create a report in which you discuss effects of human actions on the environment related to the water bottle life cycle.

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create a report in which you discuss effects of human actions on the environment related to the water bottle life cycle. The calculations you make on the worksheet will give you some ideas and figures to supplement your discussion specific to transportation; other resources will offer different angles of approach for your analysis. You may include charts, diagrams or other graphics to enhance your materials, but be sure to write in your own words and cite sources as necessary.
In your report:
1.    Describe the cycles of four chemicals essential to life on earth: water, carbon, nitrogen and phosphorus. Be sure to use appropriate key terms and explain them in your own words. Consider:
1.    How do the cycles normally function?
2.    How does the production cycle of water bottles change each of the cycles?
2.    Explain biodiversity and how it is affected by human transportation (that is, transportation-related systems such as trucking and manufacturing) as detailed in the worksheet and other resources.
3.    Explain the logisitic population-growth model. How do humans live in relation to this model? How does this affect the environment?
4.    Select four different variations from the normal processes identified in parts 1, 2 and 3 above. Offer at least one possible restorative measure for each variation, explaining how each measure could mitigate negative effects on the processes you described.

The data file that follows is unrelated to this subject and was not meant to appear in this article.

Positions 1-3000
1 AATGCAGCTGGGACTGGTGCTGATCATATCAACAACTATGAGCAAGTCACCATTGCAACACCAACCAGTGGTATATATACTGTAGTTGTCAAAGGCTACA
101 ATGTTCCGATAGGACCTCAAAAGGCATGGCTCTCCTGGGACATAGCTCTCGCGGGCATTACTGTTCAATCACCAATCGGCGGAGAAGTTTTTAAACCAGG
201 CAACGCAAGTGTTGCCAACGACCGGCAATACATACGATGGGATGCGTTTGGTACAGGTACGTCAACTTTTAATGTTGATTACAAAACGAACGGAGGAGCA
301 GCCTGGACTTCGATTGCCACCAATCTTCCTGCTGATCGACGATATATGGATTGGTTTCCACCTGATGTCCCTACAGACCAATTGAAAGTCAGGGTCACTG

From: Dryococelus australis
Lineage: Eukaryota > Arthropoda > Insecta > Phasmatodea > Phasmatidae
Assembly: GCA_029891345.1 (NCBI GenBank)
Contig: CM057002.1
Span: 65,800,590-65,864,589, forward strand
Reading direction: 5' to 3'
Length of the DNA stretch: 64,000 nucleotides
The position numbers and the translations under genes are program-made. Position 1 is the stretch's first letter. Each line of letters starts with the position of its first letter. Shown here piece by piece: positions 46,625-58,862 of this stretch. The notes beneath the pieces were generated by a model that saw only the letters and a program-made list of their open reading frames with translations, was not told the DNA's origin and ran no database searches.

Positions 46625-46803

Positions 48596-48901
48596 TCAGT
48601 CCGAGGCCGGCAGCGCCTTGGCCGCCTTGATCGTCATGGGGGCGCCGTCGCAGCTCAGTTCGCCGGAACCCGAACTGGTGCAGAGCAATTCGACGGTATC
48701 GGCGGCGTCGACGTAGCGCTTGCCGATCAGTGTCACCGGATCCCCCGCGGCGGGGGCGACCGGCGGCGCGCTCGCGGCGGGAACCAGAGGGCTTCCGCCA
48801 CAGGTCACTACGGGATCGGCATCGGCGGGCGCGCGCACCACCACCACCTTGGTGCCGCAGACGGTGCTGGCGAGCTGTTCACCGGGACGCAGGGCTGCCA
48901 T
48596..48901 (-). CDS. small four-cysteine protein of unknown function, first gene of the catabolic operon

5.    Analyze each restorative measure critically by addressing the following questions:
1.    What benefits would each measure have?
2.    What drawbacks might result from adopting a given intervention?
3.    What kinds of complications could make the adoption difficult?
6.    Identify and discuss at least three different ethical issues that face humans (as consumers, citizens, businesses or governments) due to human population growth and/or consumption of resources. Consider the information and ideas you have developed in researching the topics above, as well as the results of the Water Bottle Tracking Worksheet. I have add the worksheet
Report correctly explains models of population growth
Report accurately explains functioning of the four biogeochemical cycles
Report analyzes environmental solutions critically, explaining benefits and problems or difficulties
Report identifies and explains four likely environmental impacts of the water bottle life cycle
Report identifies and explains at least one intervention for each environmental impact
Report analyzes human population growth in terms of the appropriate model
Report discusses three different possible ethical problems posed by human population growth and/or overconsumption and analyzes them from multiple perspectives
Report is clear and easy to follow
Writing is clear, with no major errors
Any sources of information are cited using APA format, with no major errors
In this worksheet, you will calculate the amount of carbon dioxide, or “carbon footprint,” emitted by just one stage of a plastic water bottle’s life cycle: transportation. You will also perform some other calculations related to bottled water consumption in the United States.  Use the answers you calculate to inform your report’s discussion of the environmental impact of using bottled water.
For this worksheet, we will consider the best-selling product of the Warsaw Springs Bottling Company of Warsaw Springs, Maine: the ½-liter (.5 L) spring water bottle.